English subtitles

← Why we must confront the painful parts of US history

Get Embed Code
33 Languages

Showing Revision 6 created 09/30/2020 by Erin Gregory.

  1. Not that long ago,
  2. I received an invitation
  3. to spend a few days at the historic
    home of James Madison.
  4. James Madison, of course,
  5. was the fourth president
    of the United States,
  6. the father of the Constitution,
  7. the architect of the Bill of Rights.
  8. And as a historian,
  9. I was really excited
    to go to this historic site,
  10. because I understand and appreciate
    the power of place.
  11. Now, Madison called his estate Montpelier.

  12. And Montpelier is absolutely beautiful.
  13. It's several thousand acres
    of rolling hills,
  14. farmland and forest,
  15. with absolutely breathtaking views
    of the Blue Ridge Mountains.
  16. But it's a haunting beauty,
  17. because Montpelier
    was also a slave labor camp.
  18. You see, James Madison enslaved
    more than 100 people

  19. over the course of his lifetime.
  20. And he never freed a single soul,
  21. not even upon his death.
  22. The centerpiece of Montpelier
    is Madison's mansion.
  23. Now this is where James Madison grew up,
  24. this is where he returned to
    after his presidency,
  25. this is where he eventually died.
  26. And the centerpiece
    of Madison's mansion is his library.
  27. This room on the second floor,
  28. where Madison conceived
    and conceptualized the Bill of Rights.
  29. When I visited for the first time,

  30. the director of education,
    Christian Cotz --
  31. cool white dude --
  32. (Laughter)

  33. took me almost immediately to the library.

  34. And it was amazing,
    being able to stand in this place
  35. where such an important moment
    in American history happened.
  36. But then after a little while there,

  37. Christian actually took me downstairs
    to the cellars of the mansion.
  38. Now, in the cellars of the mansion,
  39. that's where the enslaved
    African Americans who managed the house
  40. spent most of their time.
  41. It's also where they were installing
    a new exhibition on slavery in America.
  42. And while we were there,
  43. Christian instructed me to do something
    I thought was a little bit strange.
  44. He told me to take my hand
  45. and place it on the brick walls
    of the cellar and to slide it along,
  46. until I felt these impressions or ridges
    in the face of the brick.
  47. Now look,

  48. I was going to be staying on-site
    on this former slave plantation
  49. for a couple of days,
  50. so I wasn't trying
    to upset any white people.
  51. (Laughter)

  52. Because when this was over,

  53. I wanted to make sure
    that I could get out.
  54. (Laughter)

  55. But as I'm actually sliding my hand
    along the cellar wall,

  56. I couldn't help but think
    about my daughters,
  57. and my youngest one in particular,
  58. who was only about two
    or three years old at the time,
  59. because every time
    she hopped out of our car,
  60. she would take her hand
    and slide it along the outside,
  61. which is absolutely disgusting.
  62. And then --
  63. and then, if I couldn't get
    to her in time,
  64. she would take her fingers
    and pop them in her mouth,
  65. which would drive me absolutely crazy.
  66. So this is what I'm thinking about
    while I'm supposed to be a historian.
  67. (Laughter)

  68. But then, I actually do feel
    these impressions in the brick.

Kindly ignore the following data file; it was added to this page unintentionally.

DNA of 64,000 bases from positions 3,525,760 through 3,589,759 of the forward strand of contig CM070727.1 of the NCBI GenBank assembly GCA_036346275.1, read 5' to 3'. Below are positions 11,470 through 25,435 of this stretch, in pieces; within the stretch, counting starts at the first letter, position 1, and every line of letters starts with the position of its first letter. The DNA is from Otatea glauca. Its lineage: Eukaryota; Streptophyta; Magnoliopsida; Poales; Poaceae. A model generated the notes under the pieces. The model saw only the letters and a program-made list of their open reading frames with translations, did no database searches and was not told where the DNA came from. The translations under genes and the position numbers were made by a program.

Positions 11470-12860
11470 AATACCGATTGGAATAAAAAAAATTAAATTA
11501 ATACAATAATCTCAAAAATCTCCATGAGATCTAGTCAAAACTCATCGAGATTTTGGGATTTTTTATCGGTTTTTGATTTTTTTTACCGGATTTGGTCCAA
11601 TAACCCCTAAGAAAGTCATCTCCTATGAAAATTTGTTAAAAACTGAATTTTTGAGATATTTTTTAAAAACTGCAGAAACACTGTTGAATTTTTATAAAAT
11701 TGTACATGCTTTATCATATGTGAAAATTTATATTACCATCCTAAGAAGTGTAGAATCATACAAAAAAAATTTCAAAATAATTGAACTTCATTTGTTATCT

69. I feel these ridges in the brick.
  70. And it takes a second
    to realize what they are.
  71. What they are
  72. are tiny hand prints.
  73. Because all of the bricks
    at James Madison's estate
  74. were made by the children
    that he enslaved.
  75. And that's when it hit me
  76. that the library
  77. in which James Madison conceives
    and conceptualizes the Bill of Rights
  78. rests on a foundation of bricks
  79. made by the children that he enslaved.
  80. And this is hard history.
  81. It's hard history,
    because it's difficult to imagine

  82. the kind of inhumanity
  83. that leads one to enslave children
  84. to make bricks for your comfort
    and convenience.
  85. It's hard history,
  86. because it's hard to talk
    about the violence of slavery,
  87. the beatings, the whippings,
    the kidnappings,
  88. the forced family separations.
  89. It's hard history, because it's hard
    to teach white supremacy,
  90. which is the ideology
    that justified slavery.
  91. And so rather than confront hard history,
  92. we tend to avoid it.
  93. Now, sometimes that means
    just making stuff up.

  94. I can't tell you how many times
    I've heard people say
  95. that "states' rights" was the primary
    cause of the Civil War.
  96. That would actually come as a surprise
  97. to the people who fought in the Civil War.
  98. (Laughter)

  99. Sometimes, we try
    to rationalize hard history.

  100. When people visit Montpelier --
  101. and by "people," in this instance,
    I mean white people --
  102. when they visit Montpelier
  103. and learn about Madison enslaving people,
  104. they often ask,
  105. "But wasn't he a good master?"
  106. A "good master?"
  107. There is no such thing as a good master.
  108. There is only worse and worser.
  109. And sometimes,

  110. we just pretend the past didn't happen.
  111. I can't tell you how many times
    I've heard people say,
  112. "It's hard to imagine slavery
    existing outside of the plantation South."
  113. No, it ain't.
  114. Slavery existed in every American colony,
  115. slavery existed in my home
    state of New York
  116. for 50 years after
    the American Revolution.
  117. So why do we do this?

  118. Why do we avoid confronting hard history?
  119. Literary performer
    and educator Regie Gibson
  120. had the truth of it when he said
  121. that our problem as Americans